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comment, yet I fancy some little account of the man himself may not be thought improper to go along with them.

He was the fon of Mr John Shakespeare, and was born at Stratford upon Avon, in Warwick: shire, in April 1564. His family, as appears by the register and publick writings relating to that town, were of good figure and fashion there, and are mentioned as gentlemen. His father, who was a considerable dealer in wool, had so large a family, ten children in all, that though he was his eldest son, he could give him no better education than his own cmployment. He had bred him, it is truc, for some time, at a free school, where, it is probable, he acquired what Latin he was malter of: but the narrowness of his circumstances, and the want of his assistance at home, forced his father to withdraw him from thence, and unhappily prevented his further proficiency in that language. It is without controversy, that in his works we fcarce find any traces of any thing that looks like an imitation of the ancients. The delicacy of his talle, and the natural hent of his own great genius (equal, if not fuperior, to some of the best of theis), would certainly have led him to read and study them with so much pleasure, that some of their fine images would naturally bave infinuated themselves into, and been mixed with, his own writings; so that his not copying at least something from them may be an argument of his never having read them. Whether his ignorance of the ancients were a disadvantage to him or no, may admit of a dispute : for though the knowledge of them might have made him more correct,


yet it is not improbable but that the regularity and deference for them, which would have attended that correctness, might have restrained some of that fire, impetuofitý, and even beautiful extravagance, which we admire in Shakespeare: and I believe we are better pleased with those thoughts, altogether new and uncommon, which his own imagination supplied him fo abundantly with, than if he had giveri us the most beautiful passages out of the Greek and Latin poets, and that in the most agreeable manner that it was possible for a master of the English language to deliver them.

Upon his leaving school, he seems to have given entirely into that way of living which his father proposed to him; and, in order to settle in the world after a family manner, he thought fit to marry while he was yet very young. His wife was the daughter of one Hathaway, said to have been a substantial yeoman in the neighbourhood of Stratford. In this kind of settlement he contisued for some time, till an extravagance, that he was guilty of, forced him both out of his country, and that way of living which he had taken up; and though it seemed at first to be a blemish upon his good manners, and a misfortune to him, yet it afterwards happily proved the occasion of exert: ing one of the greatest geniuses that ever was known in dramatic poetry. He had, by a misfortune common enough to young fellows, fallen into ill company; and, amongst them, fome that made a frequent practice of deer-stealing engaged him more than once in robbing a park that belonged to Sir Thomas Lucy, of Cherlecot, near Stratford. For this he was prosecuted by that gentleman, as he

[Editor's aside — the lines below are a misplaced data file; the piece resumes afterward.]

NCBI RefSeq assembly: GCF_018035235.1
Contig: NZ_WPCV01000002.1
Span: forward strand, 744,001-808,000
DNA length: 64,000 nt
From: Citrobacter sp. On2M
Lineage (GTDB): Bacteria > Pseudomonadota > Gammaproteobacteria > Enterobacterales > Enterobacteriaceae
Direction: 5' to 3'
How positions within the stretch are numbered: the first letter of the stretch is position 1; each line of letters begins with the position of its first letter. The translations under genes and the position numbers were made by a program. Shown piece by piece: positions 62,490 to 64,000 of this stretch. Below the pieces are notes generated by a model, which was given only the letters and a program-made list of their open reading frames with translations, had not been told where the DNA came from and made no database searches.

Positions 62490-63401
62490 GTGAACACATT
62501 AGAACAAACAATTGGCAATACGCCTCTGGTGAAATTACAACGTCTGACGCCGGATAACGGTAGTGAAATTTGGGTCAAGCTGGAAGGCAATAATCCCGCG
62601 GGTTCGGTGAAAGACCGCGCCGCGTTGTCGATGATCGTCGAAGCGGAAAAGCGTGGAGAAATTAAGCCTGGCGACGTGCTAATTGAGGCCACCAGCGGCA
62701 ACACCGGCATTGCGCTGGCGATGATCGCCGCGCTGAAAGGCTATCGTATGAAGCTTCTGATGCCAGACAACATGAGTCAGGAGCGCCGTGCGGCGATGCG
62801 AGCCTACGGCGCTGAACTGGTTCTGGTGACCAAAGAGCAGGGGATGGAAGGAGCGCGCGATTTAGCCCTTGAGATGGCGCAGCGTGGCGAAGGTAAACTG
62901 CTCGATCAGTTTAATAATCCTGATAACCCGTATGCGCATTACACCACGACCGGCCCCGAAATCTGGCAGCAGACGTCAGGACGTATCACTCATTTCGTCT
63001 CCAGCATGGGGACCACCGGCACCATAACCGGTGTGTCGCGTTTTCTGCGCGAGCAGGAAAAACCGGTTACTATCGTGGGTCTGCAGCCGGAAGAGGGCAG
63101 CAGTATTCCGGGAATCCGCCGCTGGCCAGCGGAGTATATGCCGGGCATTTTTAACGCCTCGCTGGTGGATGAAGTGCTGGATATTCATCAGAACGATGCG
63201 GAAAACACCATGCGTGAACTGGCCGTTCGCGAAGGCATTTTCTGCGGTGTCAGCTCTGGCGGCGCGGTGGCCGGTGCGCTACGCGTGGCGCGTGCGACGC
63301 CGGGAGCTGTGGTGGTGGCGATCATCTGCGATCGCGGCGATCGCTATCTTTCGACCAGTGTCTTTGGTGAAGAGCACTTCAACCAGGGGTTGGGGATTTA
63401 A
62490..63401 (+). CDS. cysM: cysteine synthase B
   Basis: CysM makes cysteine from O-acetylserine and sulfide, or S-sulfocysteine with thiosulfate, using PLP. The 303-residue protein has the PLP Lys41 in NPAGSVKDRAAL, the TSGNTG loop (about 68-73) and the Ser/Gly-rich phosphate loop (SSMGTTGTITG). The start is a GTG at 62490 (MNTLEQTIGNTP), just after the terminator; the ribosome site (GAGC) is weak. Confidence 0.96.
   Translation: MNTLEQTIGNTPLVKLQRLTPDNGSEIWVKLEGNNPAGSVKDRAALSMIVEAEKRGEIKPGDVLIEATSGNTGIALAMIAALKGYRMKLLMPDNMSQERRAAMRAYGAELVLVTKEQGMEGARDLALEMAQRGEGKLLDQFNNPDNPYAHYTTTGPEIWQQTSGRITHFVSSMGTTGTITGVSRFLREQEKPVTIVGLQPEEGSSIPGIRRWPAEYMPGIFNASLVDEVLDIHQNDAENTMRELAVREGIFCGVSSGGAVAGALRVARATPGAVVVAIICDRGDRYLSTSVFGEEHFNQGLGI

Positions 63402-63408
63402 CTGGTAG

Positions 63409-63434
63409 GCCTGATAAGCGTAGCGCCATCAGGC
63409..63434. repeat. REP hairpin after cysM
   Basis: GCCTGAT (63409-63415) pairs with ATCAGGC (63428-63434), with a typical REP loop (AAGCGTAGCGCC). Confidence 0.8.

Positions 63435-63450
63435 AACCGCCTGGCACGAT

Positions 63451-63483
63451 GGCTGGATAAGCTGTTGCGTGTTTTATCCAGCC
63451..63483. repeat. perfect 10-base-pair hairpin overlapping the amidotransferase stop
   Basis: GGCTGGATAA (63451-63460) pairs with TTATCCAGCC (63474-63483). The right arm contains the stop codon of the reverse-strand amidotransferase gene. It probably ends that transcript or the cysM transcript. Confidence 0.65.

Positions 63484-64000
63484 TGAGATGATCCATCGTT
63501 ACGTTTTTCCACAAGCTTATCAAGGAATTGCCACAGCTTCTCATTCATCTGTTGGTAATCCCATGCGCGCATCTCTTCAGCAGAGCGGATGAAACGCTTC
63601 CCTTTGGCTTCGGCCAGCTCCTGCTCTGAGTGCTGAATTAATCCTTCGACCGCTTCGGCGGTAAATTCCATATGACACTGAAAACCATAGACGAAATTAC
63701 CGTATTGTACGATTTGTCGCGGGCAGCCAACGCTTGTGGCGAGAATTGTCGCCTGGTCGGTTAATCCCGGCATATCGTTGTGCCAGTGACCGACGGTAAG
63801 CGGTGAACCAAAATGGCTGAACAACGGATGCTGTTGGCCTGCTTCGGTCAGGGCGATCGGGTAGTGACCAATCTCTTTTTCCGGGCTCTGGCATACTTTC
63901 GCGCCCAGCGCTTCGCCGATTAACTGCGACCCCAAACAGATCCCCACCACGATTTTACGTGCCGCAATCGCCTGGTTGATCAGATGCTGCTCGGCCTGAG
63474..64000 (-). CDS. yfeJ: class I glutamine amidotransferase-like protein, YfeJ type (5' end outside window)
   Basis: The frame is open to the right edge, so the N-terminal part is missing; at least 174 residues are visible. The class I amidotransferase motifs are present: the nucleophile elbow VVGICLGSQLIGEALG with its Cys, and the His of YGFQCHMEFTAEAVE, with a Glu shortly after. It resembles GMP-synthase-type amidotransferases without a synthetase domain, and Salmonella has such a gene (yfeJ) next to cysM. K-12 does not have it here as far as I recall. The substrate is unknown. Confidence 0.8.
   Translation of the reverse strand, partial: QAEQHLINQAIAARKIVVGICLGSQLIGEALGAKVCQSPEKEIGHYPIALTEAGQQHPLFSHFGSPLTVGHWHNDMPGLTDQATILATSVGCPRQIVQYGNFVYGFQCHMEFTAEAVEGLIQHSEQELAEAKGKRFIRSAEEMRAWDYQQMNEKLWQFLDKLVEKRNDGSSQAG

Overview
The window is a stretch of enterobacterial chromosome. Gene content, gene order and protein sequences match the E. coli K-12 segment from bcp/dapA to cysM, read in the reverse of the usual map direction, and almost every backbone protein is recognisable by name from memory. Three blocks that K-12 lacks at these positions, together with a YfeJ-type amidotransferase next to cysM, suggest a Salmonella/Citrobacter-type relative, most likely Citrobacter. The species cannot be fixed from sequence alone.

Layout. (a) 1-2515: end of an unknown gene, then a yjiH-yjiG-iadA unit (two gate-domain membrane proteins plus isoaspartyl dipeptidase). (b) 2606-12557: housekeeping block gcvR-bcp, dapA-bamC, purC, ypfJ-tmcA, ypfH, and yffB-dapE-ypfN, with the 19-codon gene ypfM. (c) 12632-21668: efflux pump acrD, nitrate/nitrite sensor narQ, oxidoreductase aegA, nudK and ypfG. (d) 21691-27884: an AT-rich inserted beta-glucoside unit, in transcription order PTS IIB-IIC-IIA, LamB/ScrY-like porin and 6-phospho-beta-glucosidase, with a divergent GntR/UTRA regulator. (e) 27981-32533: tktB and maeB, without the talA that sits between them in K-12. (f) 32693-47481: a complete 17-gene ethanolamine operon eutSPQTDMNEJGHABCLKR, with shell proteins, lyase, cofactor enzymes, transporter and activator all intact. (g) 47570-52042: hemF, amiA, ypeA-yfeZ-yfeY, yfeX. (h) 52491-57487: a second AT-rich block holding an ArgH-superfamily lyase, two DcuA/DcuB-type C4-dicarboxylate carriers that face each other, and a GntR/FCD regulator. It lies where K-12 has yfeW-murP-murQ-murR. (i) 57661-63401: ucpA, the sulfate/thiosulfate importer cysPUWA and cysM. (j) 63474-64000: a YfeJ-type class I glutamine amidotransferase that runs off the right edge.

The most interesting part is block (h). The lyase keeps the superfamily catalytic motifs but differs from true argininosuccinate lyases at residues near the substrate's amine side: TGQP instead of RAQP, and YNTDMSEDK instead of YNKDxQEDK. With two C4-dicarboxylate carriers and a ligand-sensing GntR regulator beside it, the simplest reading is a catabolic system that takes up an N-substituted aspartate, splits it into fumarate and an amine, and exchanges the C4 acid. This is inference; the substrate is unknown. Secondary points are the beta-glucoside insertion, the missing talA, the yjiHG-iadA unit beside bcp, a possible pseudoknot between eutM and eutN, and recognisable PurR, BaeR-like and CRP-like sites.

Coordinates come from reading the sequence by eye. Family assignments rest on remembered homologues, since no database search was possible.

thought, fomewhat too feverely; and, in order to revenge that ill usage, he made a ballad upon him. And though this, probably the first essay of his poetry, be lost, yet it is said to have been so

very bitter, that it redoubled the prosecution against him to that degree, that he was obliged to leave his business and family in Warwickshire for some time, and shelter himself in London.

It is at this time, and upon this accident, that he is said to have made his first acquaintance in the playhouse*. He was received into the company then in being, at first, in a very mean rank: but his admirable wit, and the natural turn of it to the stage, soon distinguilhed him, if not as an extraordinary actor, yet as an excellent writer. His name is printed, as the custom was in those times, amongst those of the other players, before some old plays, but without any particular account of what sort of parts he used to play; and, though I have inquired, I could never meet with any further account of him this way, than that the top of his performance was the Ghost in his own Hanlet. I should have been much more pleased, to have learned, from certain authority, which was the first play he wrotet; it would be without doubt a pleasure to any man, curious in things of this